Unexpected twists.

I told Nancy I was going try to write 300 words.

“Three,” she said. “Zero. Zero. W. O.”

That’s my kind of straight line. Which she seldom crosses.

11026291_10153256922952008_8326601046100600869_nI smiled. Partially because she gave me the beginning of this essay. But mostly as a reminder that human beings are unpredictable.

We waste huge amounts of energy predicting what people will do and waste enormous amounts of emotional energy when we are wrong. We help people and don’t receive any gratitude. We do everything right and get scolded. We mess up a project and expect to be fired.

Jesus ended up in the middle of those situations. He lived them, he talked about them.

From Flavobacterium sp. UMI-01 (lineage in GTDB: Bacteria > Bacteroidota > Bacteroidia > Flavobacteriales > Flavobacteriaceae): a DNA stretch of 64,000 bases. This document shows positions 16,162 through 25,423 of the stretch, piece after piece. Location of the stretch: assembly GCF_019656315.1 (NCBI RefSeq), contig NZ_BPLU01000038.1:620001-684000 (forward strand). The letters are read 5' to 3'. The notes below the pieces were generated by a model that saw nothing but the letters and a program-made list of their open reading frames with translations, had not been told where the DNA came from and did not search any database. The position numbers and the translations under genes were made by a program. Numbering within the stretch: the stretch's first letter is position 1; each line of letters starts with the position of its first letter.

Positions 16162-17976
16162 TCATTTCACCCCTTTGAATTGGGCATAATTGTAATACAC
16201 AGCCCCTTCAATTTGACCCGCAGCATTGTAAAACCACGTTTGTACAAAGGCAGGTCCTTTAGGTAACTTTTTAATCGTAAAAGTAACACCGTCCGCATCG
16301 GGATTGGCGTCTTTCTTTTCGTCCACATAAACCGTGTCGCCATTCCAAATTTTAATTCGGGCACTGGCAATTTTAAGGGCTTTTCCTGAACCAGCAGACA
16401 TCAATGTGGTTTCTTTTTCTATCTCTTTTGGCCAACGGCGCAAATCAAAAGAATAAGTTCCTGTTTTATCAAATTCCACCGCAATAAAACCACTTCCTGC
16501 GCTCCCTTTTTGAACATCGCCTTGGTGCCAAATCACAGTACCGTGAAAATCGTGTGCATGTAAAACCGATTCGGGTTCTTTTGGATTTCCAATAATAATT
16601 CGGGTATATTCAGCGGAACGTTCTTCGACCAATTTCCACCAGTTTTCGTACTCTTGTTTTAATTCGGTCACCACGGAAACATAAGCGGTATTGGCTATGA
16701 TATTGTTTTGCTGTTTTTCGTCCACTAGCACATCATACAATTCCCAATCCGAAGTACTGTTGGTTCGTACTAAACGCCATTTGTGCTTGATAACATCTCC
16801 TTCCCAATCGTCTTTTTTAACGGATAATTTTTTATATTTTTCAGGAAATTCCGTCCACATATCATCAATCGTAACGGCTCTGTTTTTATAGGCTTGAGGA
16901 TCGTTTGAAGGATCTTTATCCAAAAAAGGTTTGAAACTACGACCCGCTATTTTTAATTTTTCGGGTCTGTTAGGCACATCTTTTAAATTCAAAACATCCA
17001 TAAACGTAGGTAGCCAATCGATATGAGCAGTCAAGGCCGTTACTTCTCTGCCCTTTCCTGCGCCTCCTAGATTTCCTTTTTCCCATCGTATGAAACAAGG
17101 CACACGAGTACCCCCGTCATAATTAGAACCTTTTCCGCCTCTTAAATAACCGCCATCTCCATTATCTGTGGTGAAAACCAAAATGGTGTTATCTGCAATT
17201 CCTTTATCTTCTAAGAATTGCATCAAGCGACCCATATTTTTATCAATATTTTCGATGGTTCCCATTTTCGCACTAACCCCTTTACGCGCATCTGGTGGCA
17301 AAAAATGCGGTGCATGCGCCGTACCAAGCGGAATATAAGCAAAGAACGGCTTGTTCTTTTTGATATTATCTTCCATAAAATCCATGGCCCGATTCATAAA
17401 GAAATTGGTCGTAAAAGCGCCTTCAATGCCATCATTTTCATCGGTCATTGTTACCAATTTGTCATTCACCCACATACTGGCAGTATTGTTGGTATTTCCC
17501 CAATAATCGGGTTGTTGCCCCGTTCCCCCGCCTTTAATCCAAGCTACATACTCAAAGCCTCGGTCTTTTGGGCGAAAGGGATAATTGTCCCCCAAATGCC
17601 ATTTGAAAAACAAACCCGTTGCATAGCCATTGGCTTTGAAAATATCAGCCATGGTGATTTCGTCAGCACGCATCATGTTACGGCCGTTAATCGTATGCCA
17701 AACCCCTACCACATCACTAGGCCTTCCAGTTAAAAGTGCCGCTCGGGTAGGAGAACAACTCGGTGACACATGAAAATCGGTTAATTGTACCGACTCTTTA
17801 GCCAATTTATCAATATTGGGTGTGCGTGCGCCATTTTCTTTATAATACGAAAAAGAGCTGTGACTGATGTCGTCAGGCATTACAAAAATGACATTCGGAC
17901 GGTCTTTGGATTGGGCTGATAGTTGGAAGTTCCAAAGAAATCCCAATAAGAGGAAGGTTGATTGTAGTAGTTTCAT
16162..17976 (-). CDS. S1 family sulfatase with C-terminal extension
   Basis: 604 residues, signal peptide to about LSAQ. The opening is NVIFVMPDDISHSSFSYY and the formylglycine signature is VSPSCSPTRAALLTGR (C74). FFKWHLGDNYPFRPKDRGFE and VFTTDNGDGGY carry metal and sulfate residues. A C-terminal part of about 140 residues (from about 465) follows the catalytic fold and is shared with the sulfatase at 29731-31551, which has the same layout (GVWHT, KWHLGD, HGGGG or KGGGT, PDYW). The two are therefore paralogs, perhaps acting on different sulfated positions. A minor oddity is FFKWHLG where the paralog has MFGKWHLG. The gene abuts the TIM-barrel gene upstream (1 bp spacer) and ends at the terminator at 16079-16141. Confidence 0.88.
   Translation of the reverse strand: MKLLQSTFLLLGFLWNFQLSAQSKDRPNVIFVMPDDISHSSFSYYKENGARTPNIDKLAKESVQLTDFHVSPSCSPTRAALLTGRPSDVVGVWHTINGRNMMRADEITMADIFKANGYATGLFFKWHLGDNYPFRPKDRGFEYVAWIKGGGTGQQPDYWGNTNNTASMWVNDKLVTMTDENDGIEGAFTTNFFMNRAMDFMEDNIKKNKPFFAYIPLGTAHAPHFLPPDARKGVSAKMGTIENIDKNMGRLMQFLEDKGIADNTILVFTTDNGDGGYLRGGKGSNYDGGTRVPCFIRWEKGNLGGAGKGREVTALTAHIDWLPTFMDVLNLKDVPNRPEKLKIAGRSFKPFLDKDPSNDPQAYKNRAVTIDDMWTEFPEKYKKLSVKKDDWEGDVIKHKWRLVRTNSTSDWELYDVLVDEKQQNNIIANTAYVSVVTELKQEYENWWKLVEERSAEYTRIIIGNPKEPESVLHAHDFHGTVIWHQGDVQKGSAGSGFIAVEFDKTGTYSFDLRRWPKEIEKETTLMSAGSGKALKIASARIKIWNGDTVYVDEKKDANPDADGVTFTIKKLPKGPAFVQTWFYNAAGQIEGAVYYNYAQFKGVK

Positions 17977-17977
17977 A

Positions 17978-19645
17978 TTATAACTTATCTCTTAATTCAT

For example, he told about a runaway son who came trudging home, expecting to sleep in the barn.

He met a young man who did everything right, expecting to be embraced.

He talked with a paralyzed man who described his immobility, expecting to be consoled.

And then the twists in the stories came. The runaway son was welcomed with open arms and a feast. The young man was told to sell everything he had. The paralyzed man was told to walk. No condemnation for confession. No acclaim for perfection. No “that’s too bad” when healing was at hand.

Nancy and I both laughed when she played with expectations. I’m not sure that Jesus was as happy to turn expectations upside down, like moneychanger tables in the entry to the prayer place. If anything, I’m guessing that he lamented the time wasted in speculation rather than conversation, in self-righteous pleasing rather than simple obedience.

Though his death and resurrections were about more than making us think, his life was exactly that. By teaching and living the teaching, he was attempting to engage the disciples in relationship.

He still is.